There is a very simple technique that makes sure you are not making training that ultimately misses the mark for your learners. To quote Ogilvy; Know you audience, craft your message and then finally choose your medium. There’s a purpose to that order and it’s one often overlooked by today’s trainers and instructional designers. “Let’s make an explainer video,” doesn’t work if your audience doesn’t have any interest in having things explained to them for some reason.
“The medium of a text drastically affects its impact. The rhetorician chooses his/her medium to reach the intended audience and to have the intended effect. The message is the underlying meaning or purpose behind the text. … The audience is the specific public to which a text is directed.” — Alex Watkins.
Technology is offering us a very wide range of choices for our learning communications. In the last few months, we have developed a weekly micro-learning series for mobile, a monolithic Storyline project with speakers notes and supporting print materials, and amazing cartoon style training for a national food brand. Why? Because each and every audience is different; their needs, motivations, and interest vary dramatically.
So how do we deal with the plethora of choices? We didn’t even mention VR, AR, Social Media, etc. The answer lies in an odd twist on what has become a form of mass communication. Load a module in your LMS and depending on the size of your organization there might be hundreds or even thousands of viewers.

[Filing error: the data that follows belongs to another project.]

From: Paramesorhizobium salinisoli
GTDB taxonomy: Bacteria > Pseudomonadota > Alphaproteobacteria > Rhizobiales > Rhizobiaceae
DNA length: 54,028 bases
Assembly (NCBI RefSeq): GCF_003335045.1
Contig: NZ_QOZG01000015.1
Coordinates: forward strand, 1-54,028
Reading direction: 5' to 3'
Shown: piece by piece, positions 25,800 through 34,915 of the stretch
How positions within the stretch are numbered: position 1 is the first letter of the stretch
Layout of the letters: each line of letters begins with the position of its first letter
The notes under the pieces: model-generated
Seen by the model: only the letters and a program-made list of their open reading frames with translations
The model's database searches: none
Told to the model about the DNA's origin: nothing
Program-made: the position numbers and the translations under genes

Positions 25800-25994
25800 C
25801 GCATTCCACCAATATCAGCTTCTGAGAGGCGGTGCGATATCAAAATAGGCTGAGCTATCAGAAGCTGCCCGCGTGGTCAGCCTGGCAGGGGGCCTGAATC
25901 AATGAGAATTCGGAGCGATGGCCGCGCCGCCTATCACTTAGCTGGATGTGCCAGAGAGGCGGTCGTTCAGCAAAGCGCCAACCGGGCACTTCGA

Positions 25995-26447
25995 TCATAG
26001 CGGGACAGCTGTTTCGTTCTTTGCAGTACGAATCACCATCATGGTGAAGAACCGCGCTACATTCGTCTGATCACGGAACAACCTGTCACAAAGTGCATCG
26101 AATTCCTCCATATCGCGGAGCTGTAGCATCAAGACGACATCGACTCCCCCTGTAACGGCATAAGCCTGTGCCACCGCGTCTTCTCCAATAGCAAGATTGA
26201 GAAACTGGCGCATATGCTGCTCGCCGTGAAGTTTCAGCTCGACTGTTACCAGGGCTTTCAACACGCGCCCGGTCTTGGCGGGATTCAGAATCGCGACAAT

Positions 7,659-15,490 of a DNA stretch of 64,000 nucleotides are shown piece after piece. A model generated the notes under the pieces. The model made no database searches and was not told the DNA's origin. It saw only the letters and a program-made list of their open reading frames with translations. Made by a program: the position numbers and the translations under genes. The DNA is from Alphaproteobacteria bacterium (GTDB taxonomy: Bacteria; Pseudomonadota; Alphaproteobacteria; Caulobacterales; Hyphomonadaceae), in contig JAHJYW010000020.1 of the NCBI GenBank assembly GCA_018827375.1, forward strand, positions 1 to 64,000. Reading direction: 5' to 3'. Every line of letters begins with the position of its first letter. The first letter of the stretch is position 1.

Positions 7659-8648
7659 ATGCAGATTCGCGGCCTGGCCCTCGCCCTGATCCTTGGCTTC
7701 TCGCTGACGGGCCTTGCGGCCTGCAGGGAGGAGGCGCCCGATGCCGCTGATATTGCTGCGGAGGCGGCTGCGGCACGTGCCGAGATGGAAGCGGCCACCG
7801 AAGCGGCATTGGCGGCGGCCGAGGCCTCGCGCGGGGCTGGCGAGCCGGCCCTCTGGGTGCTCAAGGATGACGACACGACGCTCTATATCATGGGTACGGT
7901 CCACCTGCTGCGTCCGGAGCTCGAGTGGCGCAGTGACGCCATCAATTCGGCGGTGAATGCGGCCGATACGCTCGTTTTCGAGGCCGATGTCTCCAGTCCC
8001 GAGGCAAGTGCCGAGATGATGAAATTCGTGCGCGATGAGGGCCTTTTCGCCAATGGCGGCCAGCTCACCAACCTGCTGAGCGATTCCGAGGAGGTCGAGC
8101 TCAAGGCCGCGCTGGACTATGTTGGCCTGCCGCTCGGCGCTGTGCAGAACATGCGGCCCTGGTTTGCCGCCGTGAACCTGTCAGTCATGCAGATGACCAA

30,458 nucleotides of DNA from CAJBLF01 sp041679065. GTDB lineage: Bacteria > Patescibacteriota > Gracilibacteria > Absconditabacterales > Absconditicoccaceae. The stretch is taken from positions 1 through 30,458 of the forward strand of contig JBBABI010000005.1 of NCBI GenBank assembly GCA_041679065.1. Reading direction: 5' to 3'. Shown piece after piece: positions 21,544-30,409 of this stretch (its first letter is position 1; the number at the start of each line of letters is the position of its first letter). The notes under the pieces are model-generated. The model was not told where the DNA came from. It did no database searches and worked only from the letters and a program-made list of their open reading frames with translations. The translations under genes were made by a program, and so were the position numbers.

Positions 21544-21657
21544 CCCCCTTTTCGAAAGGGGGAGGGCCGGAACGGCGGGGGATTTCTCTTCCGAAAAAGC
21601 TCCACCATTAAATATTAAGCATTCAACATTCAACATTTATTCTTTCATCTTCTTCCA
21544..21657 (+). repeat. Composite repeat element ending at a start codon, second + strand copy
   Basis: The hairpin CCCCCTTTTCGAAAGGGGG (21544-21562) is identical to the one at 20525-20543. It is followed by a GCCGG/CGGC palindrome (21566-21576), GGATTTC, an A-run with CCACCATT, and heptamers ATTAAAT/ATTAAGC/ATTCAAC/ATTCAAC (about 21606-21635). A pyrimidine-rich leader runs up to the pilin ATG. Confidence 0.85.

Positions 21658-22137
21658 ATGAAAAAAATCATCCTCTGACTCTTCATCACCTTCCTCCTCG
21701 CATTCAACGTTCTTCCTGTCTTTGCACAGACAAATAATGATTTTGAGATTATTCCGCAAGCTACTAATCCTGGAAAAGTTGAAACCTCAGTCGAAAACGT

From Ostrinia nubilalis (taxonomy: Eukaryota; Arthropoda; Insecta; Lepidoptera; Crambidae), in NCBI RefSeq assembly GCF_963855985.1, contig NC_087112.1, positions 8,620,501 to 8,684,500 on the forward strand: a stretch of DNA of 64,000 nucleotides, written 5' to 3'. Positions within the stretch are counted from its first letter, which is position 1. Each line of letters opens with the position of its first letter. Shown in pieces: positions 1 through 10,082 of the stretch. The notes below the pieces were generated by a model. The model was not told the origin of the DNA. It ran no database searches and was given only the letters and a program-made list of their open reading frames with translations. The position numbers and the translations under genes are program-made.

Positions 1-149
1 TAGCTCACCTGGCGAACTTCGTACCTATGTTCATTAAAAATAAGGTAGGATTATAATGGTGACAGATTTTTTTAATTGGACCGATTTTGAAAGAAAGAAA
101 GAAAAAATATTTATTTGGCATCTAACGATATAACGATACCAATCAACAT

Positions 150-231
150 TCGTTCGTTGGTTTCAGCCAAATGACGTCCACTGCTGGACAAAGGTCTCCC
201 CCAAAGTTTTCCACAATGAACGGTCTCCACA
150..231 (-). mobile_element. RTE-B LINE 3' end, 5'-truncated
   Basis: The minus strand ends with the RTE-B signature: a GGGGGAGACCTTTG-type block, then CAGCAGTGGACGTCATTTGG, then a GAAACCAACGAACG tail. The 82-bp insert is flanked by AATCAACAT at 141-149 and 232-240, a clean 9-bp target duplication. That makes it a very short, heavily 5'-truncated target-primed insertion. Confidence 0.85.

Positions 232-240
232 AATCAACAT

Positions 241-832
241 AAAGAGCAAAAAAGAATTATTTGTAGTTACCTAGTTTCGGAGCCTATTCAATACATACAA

“Don’t address your readers as though they were gathered together in a stadium. When people read your copy, they are alone. Pretend you are writing to each of them…” — David Ogilvy
The trick to engaging, entertaining and effective education is to understand your audience’s demographic and see them as individuals not a crowd. I love technology! I also know that low tech is sometimes the best way to go. Job aids sometimes trump VR for employees who are busy and just need a prompt near to the task. No one imagines that making a great latte needs VR, but a really well-executed job aid fits the bill exactly.
The takeaway? Don’t rush to choose the medium, these sexy tools will not go away anytime soon. Think more about the people you are training and aim to meet them in their place of work not drag them into the future.
Interesting! I never connected Ogilvy with training. Do his theories really apply?
Sure do. He was the probably the most advanced communicator of his generation. He spawned an industry of professionals that made advertising the scientific, measurable force it is today. We could all learn from the example.